Yet on Saturday, there was fresh evidence at every turn that a single free election would be hard-pressed to change the system that spawned Wukan’s problems, much less inspire national rulers to follow its example.
Wukan’s land scandal reaches into layers of higher governments whose territory includes the village, and who wield authority over village leaders. Protest leaders charge that crony relationships within the bureaucracies allowed the land sales to take place.
Mr. Xiong, the Beijing activist, said on Saturday that he had been trailed by security officials from Shanwei, an administrative center whose officials bitterly criticized the villagers’ protest.
Xue Jianwan, 40, the daughter of the dead land activist, Xue Jinbo, had been nominated for a seat on the new committee. She said that officials from another administrative center, Lufeng, appeared last Wednesday at her home.
“They said I should not give up my teaching career,” she said in an interview. “They said, ‘Think twice about running for office.’ ”
Villagers in Wukan have long accused Lufeng’s government of facilitating the land sales. Lufeng police officers seized Mr. Xue in December, and he died in jail from a heart attack, city officials say. Afterward, the officials rejected demands for an investigation and refused to release his body to his family.
Mr. Xue was buried last month after weeks of standoff between the city and his survivors. Ms. Xue said she had given up on winning an inquiry into her father’s death.
“I don’t want to disturb my father’s body just to punish the thugs who did this,” she said.
Some observers of China’s politics say they believe that Wukan is not a template for change, but a feel-good moment in a sophisticated system that handles citizen unrest on a case-by-case basis — iron fist here, velvet glove there.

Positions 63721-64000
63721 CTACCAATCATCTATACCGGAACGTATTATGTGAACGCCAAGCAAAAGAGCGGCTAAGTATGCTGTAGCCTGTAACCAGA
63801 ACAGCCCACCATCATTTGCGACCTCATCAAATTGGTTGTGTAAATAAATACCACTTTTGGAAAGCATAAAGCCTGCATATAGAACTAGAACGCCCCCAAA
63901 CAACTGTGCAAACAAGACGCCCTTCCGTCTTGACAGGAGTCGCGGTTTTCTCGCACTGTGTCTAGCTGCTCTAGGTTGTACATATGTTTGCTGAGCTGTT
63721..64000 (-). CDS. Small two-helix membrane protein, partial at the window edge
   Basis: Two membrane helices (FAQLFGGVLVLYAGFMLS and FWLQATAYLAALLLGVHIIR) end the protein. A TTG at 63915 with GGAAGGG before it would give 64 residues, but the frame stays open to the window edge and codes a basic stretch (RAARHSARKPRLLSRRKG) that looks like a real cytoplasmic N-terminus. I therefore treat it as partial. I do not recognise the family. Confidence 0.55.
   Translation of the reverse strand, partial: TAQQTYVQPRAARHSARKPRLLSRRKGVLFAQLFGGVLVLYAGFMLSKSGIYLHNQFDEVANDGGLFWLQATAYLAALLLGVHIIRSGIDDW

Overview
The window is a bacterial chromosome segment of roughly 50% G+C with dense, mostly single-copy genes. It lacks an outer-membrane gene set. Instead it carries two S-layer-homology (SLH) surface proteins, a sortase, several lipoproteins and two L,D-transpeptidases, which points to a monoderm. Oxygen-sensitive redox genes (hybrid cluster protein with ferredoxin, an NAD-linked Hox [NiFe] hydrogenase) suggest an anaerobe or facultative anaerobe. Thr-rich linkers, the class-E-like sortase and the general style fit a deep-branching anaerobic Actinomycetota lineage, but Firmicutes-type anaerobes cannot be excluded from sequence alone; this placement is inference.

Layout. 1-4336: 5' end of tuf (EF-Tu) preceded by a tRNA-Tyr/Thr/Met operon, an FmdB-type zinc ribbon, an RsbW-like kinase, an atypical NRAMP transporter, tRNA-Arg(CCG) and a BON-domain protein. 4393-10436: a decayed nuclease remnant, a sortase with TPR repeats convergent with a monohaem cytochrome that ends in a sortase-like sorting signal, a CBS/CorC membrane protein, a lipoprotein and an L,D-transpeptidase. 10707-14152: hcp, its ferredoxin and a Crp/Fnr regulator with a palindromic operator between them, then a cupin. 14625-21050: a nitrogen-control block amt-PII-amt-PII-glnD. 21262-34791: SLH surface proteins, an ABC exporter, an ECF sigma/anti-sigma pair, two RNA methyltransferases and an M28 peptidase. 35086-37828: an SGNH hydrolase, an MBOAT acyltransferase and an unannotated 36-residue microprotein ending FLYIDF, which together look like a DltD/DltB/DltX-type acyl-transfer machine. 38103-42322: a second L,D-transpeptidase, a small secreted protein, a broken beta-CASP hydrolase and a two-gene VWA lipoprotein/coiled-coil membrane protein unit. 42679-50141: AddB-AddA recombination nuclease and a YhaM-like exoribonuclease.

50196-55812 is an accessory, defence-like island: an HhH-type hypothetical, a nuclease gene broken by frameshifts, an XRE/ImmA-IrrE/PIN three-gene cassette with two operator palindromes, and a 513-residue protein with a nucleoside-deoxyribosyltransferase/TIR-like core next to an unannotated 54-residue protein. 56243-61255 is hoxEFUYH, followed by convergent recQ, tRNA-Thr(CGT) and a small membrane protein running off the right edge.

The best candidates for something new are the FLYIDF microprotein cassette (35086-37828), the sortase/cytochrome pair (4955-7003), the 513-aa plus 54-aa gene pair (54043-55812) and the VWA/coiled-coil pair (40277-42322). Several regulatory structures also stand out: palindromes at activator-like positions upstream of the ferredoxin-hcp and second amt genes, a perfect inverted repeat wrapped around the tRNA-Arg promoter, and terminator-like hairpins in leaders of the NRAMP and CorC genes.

As in Wukan, party leaders in Dalian, in northern China, placated thousands of environmental protesters in August by promising to shutter a chemical factory said to be hazardous. Yet this month in Zhejiang Province, north of Guangdong, officials suppressed a Wukan-style land protest in Panhe by systematically rounding up protest leaders and sealing their village off from journalists.
“It’s the triumph of hope over experience,” Russell Leigh Moses, a Beijing scholar of Chinese domestic politics, said of speculation that Wukan could become a national model. “Reform in China doesn’t start in places like Wukan. It starts at the top and soaks downward.
“Wukan is an attractive instance of what’s possible. But it’s not even probable.”
In fact, it seems improbable even in Wukan’s home province.
Outside the schoolyard gate, just beyond the rows of uniformed paramilitary officers who stood guard over the election center, a visitor was besieged by clots of men and women waving papers and photographs. They were petitioners — from villages that, like Wukan, had lost their land to unaccountable leaders and could not get it back.
Residents of Shuangfangtang, which is also under Lufeng’s jurisdiction, sought publicity for the loss of several hundred acres of land last year.
The people of Huangtian, outside the metropolis of Shenzhen, claimed a local party leader had sold their land to his son; journalists from Beijing and Guangdong had investigated the sale, one said, but their reports were never published.
The people of Shuidian, a fishing village in Guangdong Province south of Wukan, said officials in Beijing and Guangdong had ignored their pleas for an inquiry into the sale of hundreds of acres of their land by village leaders.
Their last demand — in December, about the time of the Wukan uprising — was in the form of a march by more than 200 residents to the administrative center of Leizhou. Police beat them until they fled, they said.
“It’s impossible for government to address these issues,” Cai Yutian, an unemployed 34-year-old man, said. “We can’t count on them. The city officials are just as corrupt as the village officials.”